I also find I regularly forget how to operate household appliances, though it always comes back to me if I go away and do something else, then return. And I'm well acquainted with that thing of starting one task, then forgetting what I was doing and starting another. Finding things in the kitchen can be a problem too. I invariably go to the wrong cupboard, or open the fridge looking for plates etc., but I just make an effort to keep calm, and then it all comes back to me. I live alone and have no children or siblings - just one cousin my own age who lives in a neighbouring country - so I suppose in one sense I'm forced to get on with things, but I do worry about the future sometimes.

    I've also been very fortunate up till now in that my general health is good. I try to keep my lifestyle as healthy as possible - going out for a walk most days and especially eating a healthy diet.

    Your post has served as a warning to me, as I too often find it difficult to get up, especially on days when I don't have to go to work, and I also find I'm gradually getting more reclusive, not seeing friends as often as I used to.

    While sympathising with all your many problems, I have to say that you're still highly articulate, especially in writing. I know only too well that it's easier to write down one's thoughts rather than speak them, as there's more time for consideration - but you're still doing a remarkably good job of expressing yourself.

    We can't reverse the ageing process, but I do believe we can slow it down, even in the more advanced stages, to give ourselves a better quality of life. Is there some activity you could find that would wake up your brain a little? It could even be something like puzzles. (I like super-sudoku, which I only started teaching myself about a year ago, and I find my performance has improved considerably in that time.)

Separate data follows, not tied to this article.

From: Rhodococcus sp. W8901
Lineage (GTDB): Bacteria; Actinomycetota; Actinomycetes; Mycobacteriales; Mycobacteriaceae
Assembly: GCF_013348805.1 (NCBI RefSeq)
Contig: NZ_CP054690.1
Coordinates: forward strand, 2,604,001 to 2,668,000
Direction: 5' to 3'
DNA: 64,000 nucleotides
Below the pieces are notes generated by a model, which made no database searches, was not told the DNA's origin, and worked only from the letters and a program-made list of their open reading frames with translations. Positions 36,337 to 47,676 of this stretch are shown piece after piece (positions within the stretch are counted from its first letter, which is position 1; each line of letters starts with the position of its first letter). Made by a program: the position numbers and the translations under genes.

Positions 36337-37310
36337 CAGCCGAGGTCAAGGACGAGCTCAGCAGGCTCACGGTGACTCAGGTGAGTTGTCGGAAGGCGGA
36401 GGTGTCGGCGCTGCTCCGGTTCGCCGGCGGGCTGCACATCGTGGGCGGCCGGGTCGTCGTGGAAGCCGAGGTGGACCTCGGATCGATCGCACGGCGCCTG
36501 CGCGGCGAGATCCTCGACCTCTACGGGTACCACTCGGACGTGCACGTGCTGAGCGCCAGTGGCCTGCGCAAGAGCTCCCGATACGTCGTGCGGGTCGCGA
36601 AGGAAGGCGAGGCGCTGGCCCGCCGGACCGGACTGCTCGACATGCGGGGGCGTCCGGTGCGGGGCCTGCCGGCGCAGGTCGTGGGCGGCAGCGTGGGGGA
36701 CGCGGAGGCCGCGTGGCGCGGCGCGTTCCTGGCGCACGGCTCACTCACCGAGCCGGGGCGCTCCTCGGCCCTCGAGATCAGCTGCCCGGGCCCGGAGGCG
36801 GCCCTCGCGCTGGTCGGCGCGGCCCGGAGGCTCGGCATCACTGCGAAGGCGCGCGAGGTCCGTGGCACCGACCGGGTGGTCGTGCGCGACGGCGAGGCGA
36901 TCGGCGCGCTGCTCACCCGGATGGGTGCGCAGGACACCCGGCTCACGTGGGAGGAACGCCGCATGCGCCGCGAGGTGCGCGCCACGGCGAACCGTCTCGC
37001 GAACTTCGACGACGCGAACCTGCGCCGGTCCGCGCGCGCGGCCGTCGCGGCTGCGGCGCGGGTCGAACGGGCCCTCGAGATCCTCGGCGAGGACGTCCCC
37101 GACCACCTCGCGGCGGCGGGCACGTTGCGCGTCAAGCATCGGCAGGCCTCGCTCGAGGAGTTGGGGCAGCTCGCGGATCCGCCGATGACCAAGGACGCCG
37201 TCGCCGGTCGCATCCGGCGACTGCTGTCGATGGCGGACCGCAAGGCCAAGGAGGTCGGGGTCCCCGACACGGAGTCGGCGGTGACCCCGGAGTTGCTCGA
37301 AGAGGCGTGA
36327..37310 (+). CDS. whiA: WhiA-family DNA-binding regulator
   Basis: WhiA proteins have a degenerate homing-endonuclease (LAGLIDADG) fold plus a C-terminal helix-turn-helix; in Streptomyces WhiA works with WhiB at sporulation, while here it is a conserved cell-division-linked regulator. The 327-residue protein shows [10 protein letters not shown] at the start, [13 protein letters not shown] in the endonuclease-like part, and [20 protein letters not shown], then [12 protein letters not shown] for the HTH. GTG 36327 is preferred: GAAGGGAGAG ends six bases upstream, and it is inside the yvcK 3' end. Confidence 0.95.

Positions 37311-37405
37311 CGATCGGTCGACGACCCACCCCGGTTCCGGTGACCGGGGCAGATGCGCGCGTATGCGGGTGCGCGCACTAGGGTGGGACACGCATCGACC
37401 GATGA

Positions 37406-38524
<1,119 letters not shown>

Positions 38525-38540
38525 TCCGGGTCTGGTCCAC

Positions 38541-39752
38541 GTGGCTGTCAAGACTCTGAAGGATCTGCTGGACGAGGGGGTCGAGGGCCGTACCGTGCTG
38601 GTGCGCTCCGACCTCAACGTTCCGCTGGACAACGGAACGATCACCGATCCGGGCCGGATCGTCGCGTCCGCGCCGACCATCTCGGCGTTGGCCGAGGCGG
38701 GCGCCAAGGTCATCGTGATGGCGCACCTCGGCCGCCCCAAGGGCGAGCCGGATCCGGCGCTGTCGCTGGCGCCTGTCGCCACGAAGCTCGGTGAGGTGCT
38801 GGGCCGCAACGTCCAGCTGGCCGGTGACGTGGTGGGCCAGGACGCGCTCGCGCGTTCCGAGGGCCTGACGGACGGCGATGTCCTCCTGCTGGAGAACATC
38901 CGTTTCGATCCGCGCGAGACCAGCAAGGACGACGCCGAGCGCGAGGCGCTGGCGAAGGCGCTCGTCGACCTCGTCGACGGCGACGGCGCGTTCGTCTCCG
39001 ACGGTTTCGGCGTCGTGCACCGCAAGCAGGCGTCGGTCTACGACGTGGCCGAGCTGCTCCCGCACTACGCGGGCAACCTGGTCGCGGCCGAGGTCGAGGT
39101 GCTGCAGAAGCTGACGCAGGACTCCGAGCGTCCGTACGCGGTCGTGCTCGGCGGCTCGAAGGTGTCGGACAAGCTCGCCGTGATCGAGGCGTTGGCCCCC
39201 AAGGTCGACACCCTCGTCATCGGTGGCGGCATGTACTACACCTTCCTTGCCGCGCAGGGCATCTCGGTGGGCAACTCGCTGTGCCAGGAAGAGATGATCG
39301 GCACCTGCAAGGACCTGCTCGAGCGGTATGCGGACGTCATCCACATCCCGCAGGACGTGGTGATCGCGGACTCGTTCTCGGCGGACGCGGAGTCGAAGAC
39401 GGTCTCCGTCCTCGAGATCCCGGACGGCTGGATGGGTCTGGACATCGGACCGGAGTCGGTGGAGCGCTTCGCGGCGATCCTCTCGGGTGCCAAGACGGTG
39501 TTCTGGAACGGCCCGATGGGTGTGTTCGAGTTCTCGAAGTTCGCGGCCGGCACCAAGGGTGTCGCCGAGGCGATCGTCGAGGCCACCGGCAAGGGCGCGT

Another option might be to make the effort to get out to something like a day centre. As another poster has suggested, the Alzheimer's society is represented all over the western world, and might be able to help with this kind of thing. You don't need to be suffering from Alzheimer's itself, as they deal with all kinds of dementias and cognitive problems.

    I just think it's a shame for someone as articulate as you, and still relatively young, to give up on life too early. I hope you can find something to bring a little interest back into your life.

    Very best wishes,

    Lily

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    • Posted

      Hi Lily, thank you for responding to my post. I haven't been diagnosed yet I haven't even told my doctor about the symptoms I've been experiencing. I saw him this past Monday and told him I would write him a letter and give it to the PA at my next appointment, I see my doctor every 30 days but he has no openings the beginning of September, then my appointment after that he will have time to have read the letter and we can then discuss it. I just wanted the best I could to post all the symptoms, in detail, I have been experiencing and see if anyone else had the same symptoms or knew someone who did and if they had been diagnosed. I've been married for 37 years and my wife has had a difficult time already just with the things I've already gone through and in the event I'm diagnosed with dementia how she's going to react. She hasn't been the most compassionate person to deal with. It took a long time for me even to muster the courage to tell her about these new symptoms. My short term memory loss is the worse and after that it's trying to explain myself, to think of the words to even say. I was told by her yesterday. She picked up one of my medications yesterday and I asked very politely where they were at and she said she gave them to me and I told her she didn't and I was told that I can't use my memory loss all the time. She later found the meds and they were not in my possession. But it's that kind of remarks that hits someone like us right between the eyes. I've been working on the letter to my doctor, I've written it now I think 4 different times.